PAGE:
Club Games - Steve Webb at work

Webb, S - Annetts, I [D04] Exeter vs. Tiverton, 1996

1. d4 d5 2. Nf3 Nf6 3. e3 Bf5

  A familiar anti-Colle line, making Bd3/e3-e4 difficult. White correctly changes plan.

4. c4 e6 5. Qb3 Qc8

  Passive but tenable; White has a harmonious development and an easier game.

6. Nc3 c6 7. Be2



It is common in Queen's Gambit lines for Black to wait for a move of this Bishop before taking the c-Pawn, so gaining a tempo. However, this exchange must be followed by a concrete plan to put White's centre under pressure, as Black has lost the strongpoint d5.

7... dxc4 8. Bxc4 Nbd7 9. O-O Nb6

[9... Be7 idea ...O-O, ...c5]

10. Be2 Bd6 11. Nd2 Bg6 12. e4 Be7

  e4-e5 was threatened, but this is an admission that Black is worse.

[12... e5 13. d5 cxd5 14. exd5 Qc5]

13. a4

  Rather than try to cash in immediately, White aims to control the whole board and deprive Black's pieces of squares. This is accumulation theory: don't try and fiorce the issue, and keep collecting pluses thoughout the game.

13... O-O 14. a5 Nbd7 15. f4 h6 16. Bf3



16... Bh5? drops a piece 17. e5 Bxf3 18. exf6 Bxf6 19. Nxf3 c5 20. Be3 cxd4 21. Nxd4

[21. Bxd4 to get the pieces off]

21... Nc5 22. Qc2 Rd8 23. Rad1 b6 24. axb6 axb6 25. Qe2 Qb7 26. Ndb5 Be7 27. Qg4 Ne4 28. f5 Nf6 29. Qg3 Kh7 30. fxe6 fxe6 31. Bd4 Bc5 32. Bxc5 bxc5 33. Rd6 Qe7 34. Rfd1 Ne8 35. Qd3+ 1-0


Webb, S - Pattinson, J [D02] Devon II vs. Leicestershire, 1996

1. d4 d5 2. Nf3 Nc6

  The classical argument is that ...Nc6 precludes ...c5 (although ...e5 may be aimed at). In the Colle ...c5 is a good strategy, but usually fits better with ...Nbd7 than ...Nc6. This is because if White plays e3-e4, Black can isolate the d-Pawn with ...cxd4/...dxe4. So White may precede e3-e4 with dxc5, and if so, Black will prefer to recapture ...Nd7xc5 than ...Be7xc5, hitting e4 - DR.

3. e3

[3. c4 is the Tchigorin Defence, which I did not want to go into.]

3... Nf6 4. c3 g6

[4... e6 5. Bd3 Bd6 6. Nbd2 e5]

5. Bb5

[5. Bd3 Bg4]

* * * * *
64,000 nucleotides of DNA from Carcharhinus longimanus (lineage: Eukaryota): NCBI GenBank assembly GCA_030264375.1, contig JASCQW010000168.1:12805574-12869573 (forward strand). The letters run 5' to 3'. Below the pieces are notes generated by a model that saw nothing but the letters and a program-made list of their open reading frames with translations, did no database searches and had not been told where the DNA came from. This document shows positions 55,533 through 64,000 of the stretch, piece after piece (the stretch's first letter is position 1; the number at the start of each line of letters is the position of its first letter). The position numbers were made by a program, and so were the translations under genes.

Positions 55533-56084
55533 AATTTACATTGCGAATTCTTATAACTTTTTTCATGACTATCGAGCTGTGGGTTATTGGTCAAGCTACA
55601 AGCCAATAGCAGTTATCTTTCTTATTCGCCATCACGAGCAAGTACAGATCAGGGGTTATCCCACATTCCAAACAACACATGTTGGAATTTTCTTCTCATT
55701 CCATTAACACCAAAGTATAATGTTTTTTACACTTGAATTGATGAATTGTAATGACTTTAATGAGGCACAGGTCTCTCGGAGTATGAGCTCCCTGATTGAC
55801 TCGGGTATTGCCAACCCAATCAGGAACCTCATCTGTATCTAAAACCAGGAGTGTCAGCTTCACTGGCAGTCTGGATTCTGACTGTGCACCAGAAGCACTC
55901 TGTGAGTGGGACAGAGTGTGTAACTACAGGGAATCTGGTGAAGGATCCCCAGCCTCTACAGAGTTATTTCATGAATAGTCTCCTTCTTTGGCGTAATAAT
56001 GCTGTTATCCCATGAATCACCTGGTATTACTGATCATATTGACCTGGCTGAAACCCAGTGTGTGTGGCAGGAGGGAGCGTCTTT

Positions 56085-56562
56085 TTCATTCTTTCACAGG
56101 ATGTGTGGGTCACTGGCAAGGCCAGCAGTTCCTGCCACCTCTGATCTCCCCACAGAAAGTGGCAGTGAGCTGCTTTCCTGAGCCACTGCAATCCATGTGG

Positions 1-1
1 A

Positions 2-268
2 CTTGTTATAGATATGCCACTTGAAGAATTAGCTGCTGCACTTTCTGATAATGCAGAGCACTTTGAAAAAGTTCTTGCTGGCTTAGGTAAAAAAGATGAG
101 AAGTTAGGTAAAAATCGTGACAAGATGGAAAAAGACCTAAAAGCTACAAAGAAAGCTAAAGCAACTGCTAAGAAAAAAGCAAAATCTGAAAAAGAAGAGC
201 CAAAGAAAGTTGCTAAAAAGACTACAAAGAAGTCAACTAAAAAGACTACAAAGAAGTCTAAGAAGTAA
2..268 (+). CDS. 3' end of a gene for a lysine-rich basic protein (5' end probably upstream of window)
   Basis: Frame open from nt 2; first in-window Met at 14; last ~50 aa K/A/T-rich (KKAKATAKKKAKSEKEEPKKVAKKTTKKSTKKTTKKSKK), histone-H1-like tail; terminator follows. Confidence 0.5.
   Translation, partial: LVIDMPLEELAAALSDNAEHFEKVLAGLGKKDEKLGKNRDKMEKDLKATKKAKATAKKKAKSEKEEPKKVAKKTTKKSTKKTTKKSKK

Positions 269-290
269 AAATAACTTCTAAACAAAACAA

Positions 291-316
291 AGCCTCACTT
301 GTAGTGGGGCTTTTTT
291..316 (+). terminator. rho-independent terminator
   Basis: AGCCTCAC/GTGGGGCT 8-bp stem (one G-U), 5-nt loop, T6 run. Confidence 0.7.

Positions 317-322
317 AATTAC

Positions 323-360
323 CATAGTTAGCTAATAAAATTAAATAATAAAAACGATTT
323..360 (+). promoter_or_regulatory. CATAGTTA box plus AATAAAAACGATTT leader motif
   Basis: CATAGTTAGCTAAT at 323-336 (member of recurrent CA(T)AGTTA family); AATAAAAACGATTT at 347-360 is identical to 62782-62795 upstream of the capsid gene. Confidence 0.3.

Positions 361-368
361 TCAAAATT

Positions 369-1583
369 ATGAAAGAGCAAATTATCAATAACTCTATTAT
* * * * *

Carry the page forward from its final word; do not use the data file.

5... Bd7 6. Nbd2 Bg7 7. Bd3 O-O

[7... Bg4]

8. O-O Re8 9. e4 dxe4 10. Nxe4 e5




  White has followed Colle principles but this looks pretty level. How can White play for a win?

11. d5!? Nxd5 12. Qb3 Bc8?!

[12... Nb6 13. Neg5 Qe7]

[12... Nf4 13. Bc4 Be6 14. Neg5 Bxc4 15. Qxc4 Ne6]

13. Bg5 Nde7?!

[13... Nf6 14. Rad1 Qe7]

14. Rad1 Be6 15. Bc4 Bxc4

[15... Na5?? 16. Rxd8 Nxb3 17. Rxe8+ Rxe8 18. Bxb3+- ]

16. Qxc4 Qc8 17. Nf6+ Bxf6 18. Bxf6

  White has been making natural-looking moves and Black has been cowed into making a series of inferior and passive choices, and White now has good compensation for the Pawn.

18... Qf5 19. Qh4 idea g4 19... h5 20. Rfe1 Nc8? 21. Nxe5! Nxe5?? 22. Rxe5 Qxe5 23. Bxe5 Rxe5 24. Rd8+ Kh7 25. f4 Rf5 26. Qf2 Nb6 27. Rxa8 Nxa8 28. Qxa7 Nb6 29. Qxb7 Nd5 30. g3 c5 31. a4 g5 32. fxg5 Ne3 great idea, but... 33. Qe4 1-0


Nash, R - Webb, S [B10] Barnstaple vs. Exeter, 1995

1. e4 c6 2. Nc3

[2. d4 d5 3. Nc3 dxe4 4. Nxe4 is the main line approach; now 4... Bf5 5. Ng3 Bg6 6. h4 h6 7. h5 Bh7 8. Nf3 Nf6 9. Bd3 Bxd3 10. Qxd3 with good chances for equality]

2... d5 3. Nf3 dxe4 4. Nxe4 Bf5?!

[4... Bg4]

5. Ng3 Bg6 6. h4 h6 7. Ne5 Qd6!

[7... Bh7? 8. Qh5 g6 9. Qf3 Nf6

[9... Qd5 10. Qxd5 cxd5 11. Bb5+ Kd8 12. Nxf7+]

10. Qb3 Qd5 11. Qxb7 Qxe5+

[11... c5 12. Bb5+ Nbd7 13. Qxd5]

12. Be2 1-0, Lasker-Muller, Zurich 1934]

8. d4 Nd7 9. Nxg6

[9. Bc4 Qb4+ Webb 10. Bd2]

9... Qxg6



White has been successful with his coup and now holds the two Bishops. In order to take advantage of this, White must play actively, deny the Knights central posts, and try to open up lines for the Bishops. In the game none of this happens.

10. Bd3 Qd6

  "Hoping to gain a tempo by attacking the d-Pawn" - SW - but risking loss of a tempo because of another Queen move! - DR

11. c3

[11. Be3 idea c2-c4]

11... Ngf6 12. Qe2 e6 13. Nf5

  pretty but pointless

13... Qc7 14. Bd2 Nd5 15. g3 O-O-O 16. Ne3 Bd6?! 17. Nc4! Rde8 18. Nxd6+ Qxd6 19. O-O-O



White has the two Bishops but they are poorly placed. Black undogmatically opens lines to make use of his better pieces.

19... e5! 20. dxe5 Nxe5 21. Bf5+ Kb8 22. Kb1 Qc5 23. Qe4 g6! 24. Bh3 Ka8 25. Qg2 Nd3 26. Rhf1 Qb5



27. Kc2 Nxb2 28. Rb1 Qd3+ 29. Kc1

[29. Kxb2 Qxd2+]

29... Nc4 30. Rd1 Nxd2

[30... Nxc3]

31. Rb2 Nxc3 0-1

Chess Quotes

"The scheme of a game is played on positional lines, the decision of it is, as a rule, effected by combinations. This is how Lasker's pronouncement that positional play is the preparation for combinations is to be understood."
— Richard RETI